Polybius. The Histories. Trans. W. R. Paton. Introduction by Col. H. J. Edwards. 6 vols. 1922, 1922, 1923, 1925, 1926, 1927. Loeb Classics. London: William Heinemann / Cambridge: Harvard University Press, 1967, 1968, 1972.

I once horrified Bronwyn by buying a huge mountain of Loeb Classics Greek Historians from the Onehunga shop. I hope the guy who sold them to me was joking when he said that this would guarantee his wages for the next week, but who knows?

David Grann: The Lost City of Z (2009)
Grann, David. The Lost City of Z: A Legendary British Explorer's Deadly Quest to Uncover the Secrets of the Amazon. 2009. Pocket Books. London: Simon & Schuster UK Ltd., 2010.

Another, rather odder experience was my attempt to find a copy of The Lost City of Z in the Hard-to-Find branch in Dunedin. I can't quite remember why I was so anxious to read it - I guess I must have just seen the film - but I knew that if it was available anywhere, it would be available there.

And sure enough, it was! That's the great thing about Hard-to-Find: the sheer critical mass of books they stock make them the best place to look for particular troublesome items.

The funny thing came when I whipped out my Society of Authors membership card, which came with a list on the back of 'participating bookstores' in their 10% off for struggling writers scheme. Hard-to-Find was listed among them, and I'd used it many times at the Auckland store.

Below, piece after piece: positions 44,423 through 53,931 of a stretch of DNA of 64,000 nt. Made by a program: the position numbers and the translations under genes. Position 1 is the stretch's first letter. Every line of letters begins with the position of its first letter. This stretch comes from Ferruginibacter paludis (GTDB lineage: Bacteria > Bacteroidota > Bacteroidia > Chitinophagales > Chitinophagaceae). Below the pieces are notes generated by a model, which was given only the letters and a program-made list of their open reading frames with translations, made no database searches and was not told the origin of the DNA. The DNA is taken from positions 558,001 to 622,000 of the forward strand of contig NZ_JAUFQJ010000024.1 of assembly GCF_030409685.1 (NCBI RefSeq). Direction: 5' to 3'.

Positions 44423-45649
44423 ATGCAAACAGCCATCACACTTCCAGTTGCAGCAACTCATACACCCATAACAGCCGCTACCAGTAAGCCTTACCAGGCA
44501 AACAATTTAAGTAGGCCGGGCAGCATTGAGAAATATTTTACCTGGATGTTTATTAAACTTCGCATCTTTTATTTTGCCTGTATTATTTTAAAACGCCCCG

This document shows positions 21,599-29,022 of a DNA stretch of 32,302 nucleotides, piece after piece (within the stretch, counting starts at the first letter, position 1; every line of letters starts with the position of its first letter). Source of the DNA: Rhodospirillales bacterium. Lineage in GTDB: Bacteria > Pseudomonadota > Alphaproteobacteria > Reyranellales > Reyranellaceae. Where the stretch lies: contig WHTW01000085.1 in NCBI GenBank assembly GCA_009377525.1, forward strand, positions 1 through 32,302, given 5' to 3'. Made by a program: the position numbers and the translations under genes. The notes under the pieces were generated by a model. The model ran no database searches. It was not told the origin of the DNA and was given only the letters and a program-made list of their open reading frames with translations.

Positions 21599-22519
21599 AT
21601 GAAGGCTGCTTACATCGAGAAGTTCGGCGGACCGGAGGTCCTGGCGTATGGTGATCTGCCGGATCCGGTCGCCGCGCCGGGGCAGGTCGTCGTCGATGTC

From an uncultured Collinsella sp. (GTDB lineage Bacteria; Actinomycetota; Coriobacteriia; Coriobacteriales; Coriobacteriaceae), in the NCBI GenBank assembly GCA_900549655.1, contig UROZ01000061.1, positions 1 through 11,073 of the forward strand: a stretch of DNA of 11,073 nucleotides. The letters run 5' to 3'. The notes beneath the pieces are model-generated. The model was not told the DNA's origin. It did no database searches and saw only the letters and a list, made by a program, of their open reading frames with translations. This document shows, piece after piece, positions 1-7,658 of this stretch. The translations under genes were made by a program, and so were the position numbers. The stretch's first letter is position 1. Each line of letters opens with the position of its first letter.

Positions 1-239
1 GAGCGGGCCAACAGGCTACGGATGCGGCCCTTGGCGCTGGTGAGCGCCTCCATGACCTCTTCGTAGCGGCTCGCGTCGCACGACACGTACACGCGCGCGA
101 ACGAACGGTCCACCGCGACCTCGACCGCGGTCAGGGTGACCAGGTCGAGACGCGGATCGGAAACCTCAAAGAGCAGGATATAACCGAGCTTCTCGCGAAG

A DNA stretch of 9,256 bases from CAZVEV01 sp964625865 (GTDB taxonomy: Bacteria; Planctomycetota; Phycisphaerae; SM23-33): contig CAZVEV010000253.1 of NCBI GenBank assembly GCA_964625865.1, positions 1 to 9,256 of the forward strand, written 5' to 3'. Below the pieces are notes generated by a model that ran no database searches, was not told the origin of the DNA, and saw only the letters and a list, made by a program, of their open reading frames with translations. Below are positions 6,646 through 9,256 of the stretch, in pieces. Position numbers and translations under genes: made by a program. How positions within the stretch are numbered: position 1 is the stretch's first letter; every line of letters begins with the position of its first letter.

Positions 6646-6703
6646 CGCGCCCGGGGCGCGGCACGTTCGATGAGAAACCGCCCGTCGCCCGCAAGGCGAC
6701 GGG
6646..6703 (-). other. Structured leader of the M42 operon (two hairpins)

"Society of Authors? Is that even a thing? I mean, I've heard of the screenwriters guild and so on, but - did you make it up yourself?" asked the young lady serving at the counter that day.

"No, no, it's a real thing," I expostulated. "It's affiliated with PEN International."

"What's PEN International?" she riposted.

At this point I felt I'd better quit while I was ahead. Nice to know that someone working in a bookshop had so little interest in the people who actually produce the goods she was selling, but I guess it's good to be reminded of our collective insignificance from time to time.

It was pretty funny at the time, though. I'm sure she remained quite unconvinced by all my attempts to prove that there was such a thing as the Society of Authors, and the whole thing does sound a bit nerdy when you really come down to it ...

Jack Stillinger, ed.: The Poems of John Keats (2009)
Stillinger, Jack, ed. The Poems of John Keats: The Definitive Edition. London: Heinemann Educational Books Ltd., 1978.

I've bought a slew of books - fiction, poetry, travel - from the new brick edifice in St. Benedict's Street. It's now almost as choked with stock as the old Onehunga shop was. The above edition of John Keats was a very pleasant addition to their number. Honestly, you never know what you're going to see when you go in there, which is another good reason for rationing myself to occasional visits.